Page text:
The word Sankofa, originating in Ghana, means "Go back and get it" in the Twi language, and the concept is often represented by the image of a bird flying forward while looking behind. It's an appropriate concept for a museum of history, as in the case of Robinsonville, Mississippi's Museum de Sankofa. Founded a decade ago by Stanley and Maxine Taylor, the museum is dedicated to West African art, music and culture, drawing heavily on the Taylors' private collection, amassed during their own extensive travels in the area. It also celebrates the African influences on the blues and Mississippi culture in general.
It's an inspiring labor of love and cultural pride in a landscape dominated by casinos, and a welcome diversion for those flocking to the area for typically more hedonistic activities. In addition to their museum's celebration of African culture, the Taylors have begun the "Preserving the Heritage Benefit and Awards Ceremony," now in its second year. The ceremony is happening tonight in Robinsonville, with this year's honorees being blues legend Bobby Rush and local community leader and advocate Joan Richardson. All proceeds will benefit the museum and its youth engagement programs, and tickets include a dinner buffet, a silent auction, a tour of the museum, a live concert performance, and a meet and greet with the honorees.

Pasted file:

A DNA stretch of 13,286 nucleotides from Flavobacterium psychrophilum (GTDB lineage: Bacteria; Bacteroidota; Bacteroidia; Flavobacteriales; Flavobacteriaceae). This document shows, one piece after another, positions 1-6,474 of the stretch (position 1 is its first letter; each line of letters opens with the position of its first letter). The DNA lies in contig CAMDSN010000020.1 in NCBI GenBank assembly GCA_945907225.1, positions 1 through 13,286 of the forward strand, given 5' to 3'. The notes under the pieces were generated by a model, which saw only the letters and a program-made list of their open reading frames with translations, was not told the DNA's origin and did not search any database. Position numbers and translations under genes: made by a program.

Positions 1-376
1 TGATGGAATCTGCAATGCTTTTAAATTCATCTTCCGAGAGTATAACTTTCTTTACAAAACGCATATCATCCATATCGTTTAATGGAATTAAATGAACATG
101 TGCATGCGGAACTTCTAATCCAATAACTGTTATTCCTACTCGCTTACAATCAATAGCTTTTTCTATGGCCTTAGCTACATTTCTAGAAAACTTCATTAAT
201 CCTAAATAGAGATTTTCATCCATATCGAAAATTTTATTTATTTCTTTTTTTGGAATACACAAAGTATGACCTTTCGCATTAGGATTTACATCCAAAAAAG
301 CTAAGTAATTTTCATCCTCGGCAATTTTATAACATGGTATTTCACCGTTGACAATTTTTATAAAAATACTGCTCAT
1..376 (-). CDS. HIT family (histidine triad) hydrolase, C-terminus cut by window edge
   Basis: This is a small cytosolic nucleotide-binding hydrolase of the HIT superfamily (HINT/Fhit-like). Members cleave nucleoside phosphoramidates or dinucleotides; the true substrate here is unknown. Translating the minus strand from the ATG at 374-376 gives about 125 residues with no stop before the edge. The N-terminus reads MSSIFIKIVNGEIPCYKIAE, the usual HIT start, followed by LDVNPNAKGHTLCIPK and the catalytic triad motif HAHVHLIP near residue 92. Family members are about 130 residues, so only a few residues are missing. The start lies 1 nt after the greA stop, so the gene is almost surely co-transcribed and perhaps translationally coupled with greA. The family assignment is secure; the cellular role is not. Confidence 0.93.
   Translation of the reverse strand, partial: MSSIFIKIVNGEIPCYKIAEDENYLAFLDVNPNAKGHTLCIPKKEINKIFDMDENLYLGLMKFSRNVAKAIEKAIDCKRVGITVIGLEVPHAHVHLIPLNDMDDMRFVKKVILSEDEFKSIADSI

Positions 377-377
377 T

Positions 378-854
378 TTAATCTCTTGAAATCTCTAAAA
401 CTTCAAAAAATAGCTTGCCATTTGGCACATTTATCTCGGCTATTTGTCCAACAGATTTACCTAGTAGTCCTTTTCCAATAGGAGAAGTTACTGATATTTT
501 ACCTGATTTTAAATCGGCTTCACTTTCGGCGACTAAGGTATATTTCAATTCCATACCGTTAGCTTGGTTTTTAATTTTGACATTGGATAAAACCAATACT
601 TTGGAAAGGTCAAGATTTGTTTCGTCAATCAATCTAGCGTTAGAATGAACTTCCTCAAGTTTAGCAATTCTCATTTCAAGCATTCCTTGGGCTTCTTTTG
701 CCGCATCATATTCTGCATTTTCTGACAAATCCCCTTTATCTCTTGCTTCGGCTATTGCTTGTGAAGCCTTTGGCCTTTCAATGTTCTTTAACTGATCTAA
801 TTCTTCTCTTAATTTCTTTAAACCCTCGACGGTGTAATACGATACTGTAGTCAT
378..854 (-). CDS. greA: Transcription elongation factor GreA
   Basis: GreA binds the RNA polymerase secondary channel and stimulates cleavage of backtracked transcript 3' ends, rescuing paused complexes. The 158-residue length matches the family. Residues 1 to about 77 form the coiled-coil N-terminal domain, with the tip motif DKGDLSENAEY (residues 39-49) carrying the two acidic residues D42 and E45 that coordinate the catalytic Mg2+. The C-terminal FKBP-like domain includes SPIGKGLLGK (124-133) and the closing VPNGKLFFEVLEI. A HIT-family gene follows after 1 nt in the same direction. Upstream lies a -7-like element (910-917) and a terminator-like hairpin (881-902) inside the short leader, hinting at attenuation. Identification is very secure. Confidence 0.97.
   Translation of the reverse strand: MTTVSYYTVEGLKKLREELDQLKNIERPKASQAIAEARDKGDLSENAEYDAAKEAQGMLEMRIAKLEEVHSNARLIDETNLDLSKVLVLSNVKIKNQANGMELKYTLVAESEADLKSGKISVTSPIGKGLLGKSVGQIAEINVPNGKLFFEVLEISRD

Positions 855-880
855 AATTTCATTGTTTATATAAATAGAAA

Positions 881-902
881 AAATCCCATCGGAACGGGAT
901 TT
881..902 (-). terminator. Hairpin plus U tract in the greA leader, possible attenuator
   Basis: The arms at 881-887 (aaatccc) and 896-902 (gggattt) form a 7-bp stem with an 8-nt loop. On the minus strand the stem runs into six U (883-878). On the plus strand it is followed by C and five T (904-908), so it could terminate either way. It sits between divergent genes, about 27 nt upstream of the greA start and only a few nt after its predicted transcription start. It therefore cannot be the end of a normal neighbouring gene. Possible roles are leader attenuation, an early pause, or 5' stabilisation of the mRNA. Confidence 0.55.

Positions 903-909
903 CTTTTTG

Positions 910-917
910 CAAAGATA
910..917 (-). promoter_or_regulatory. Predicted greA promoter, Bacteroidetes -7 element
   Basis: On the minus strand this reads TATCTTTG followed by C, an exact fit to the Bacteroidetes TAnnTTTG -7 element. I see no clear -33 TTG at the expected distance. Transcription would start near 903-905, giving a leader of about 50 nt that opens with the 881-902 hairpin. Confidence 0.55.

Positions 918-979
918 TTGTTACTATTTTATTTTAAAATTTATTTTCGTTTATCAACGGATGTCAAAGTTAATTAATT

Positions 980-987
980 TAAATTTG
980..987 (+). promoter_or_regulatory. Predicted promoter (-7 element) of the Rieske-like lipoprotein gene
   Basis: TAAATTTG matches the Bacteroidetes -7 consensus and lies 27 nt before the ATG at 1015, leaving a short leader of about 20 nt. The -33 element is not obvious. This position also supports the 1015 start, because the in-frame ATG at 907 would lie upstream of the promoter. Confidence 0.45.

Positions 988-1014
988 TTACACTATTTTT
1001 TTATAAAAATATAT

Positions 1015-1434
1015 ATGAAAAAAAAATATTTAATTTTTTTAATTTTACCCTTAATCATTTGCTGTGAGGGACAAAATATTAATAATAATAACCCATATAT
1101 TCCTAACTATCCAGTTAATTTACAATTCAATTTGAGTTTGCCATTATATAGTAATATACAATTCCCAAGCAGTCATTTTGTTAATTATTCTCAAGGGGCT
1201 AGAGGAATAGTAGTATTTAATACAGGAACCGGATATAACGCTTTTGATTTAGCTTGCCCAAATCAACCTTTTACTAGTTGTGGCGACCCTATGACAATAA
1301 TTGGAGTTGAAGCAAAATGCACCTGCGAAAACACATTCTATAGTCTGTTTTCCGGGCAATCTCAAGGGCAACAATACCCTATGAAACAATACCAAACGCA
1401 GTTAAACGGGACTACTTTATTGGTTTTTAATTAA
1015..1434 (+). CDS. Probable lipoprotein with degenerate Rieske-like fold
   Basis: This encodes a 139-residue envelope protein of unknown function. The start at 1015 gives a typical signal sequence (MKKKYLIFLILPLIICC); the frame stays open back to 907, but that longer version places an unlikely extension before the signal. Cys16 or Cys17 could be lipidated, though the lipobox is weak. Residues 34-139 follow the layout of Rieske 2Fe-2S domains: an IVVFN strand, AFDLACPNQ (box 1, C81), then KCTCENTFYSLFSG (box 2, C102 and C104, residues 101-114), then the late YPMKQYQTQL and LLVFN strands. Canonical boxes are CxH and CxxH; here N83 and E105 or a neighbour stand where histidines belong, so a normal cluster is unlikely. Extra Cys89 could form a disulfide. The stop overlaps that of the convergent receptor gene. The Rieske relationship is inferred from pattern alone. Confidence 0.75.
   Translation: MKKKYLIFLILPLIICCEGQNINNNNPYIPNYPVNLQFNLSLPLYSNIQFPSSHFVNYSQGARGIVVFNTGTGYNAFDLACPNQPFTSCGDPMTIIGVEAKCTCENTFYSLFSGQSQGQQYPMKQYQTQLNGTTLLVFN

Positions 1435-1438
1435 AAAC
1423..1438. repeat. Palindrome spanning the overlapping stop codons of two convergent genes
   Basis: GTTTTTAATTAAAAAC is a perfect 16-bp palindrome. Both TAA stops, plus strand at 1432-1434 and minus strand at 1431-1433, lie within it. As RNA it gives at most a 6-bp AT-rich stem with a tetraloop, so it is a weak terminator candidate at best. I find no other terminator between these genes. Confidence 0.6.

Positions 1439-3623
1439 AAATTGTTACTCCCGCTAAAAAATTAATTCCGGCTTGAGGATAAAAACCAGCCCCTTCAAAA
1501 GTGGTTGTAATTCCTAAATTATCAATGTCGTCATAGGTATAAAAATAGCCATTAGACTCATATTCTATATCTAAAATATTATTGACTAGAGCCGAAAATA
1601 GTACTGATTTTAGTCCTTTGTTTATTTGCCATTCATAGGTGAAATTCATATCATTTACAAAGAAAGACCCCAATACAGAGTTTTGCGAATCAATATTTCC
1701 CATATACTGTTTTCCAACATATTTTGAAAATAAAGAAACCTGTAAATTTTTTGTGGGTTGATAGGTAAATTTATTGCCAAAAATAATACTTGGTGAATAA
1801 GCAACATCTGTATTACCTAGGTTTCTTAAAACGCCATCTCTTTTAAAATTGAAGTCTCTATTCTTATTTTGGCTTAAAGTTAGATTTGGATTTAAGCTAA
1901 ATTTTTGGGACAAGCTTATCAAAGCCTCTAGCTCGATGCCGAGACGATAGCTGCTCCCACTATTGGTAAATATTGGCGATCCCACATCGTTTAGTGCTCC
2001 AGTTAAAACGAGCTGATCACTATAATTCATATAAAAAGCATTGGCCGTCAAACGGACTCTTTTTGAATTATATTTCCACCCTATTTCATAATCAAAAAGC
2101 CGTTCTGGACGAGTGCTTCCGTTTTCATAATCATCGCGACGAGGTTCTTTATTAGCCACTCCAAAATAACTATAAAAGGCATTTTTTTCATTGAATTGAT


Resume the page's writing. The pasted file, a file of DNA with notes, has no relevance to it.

Preserving the Heritage Benefit and Awards Ceremony, Feb. 10th, Blues Belt Entertainment Complex, (3468 Casino Way, Robinsonville, MS), 6:00-9:00 pm. See www.preservingtheheritage.myevent.com for tickets and more information.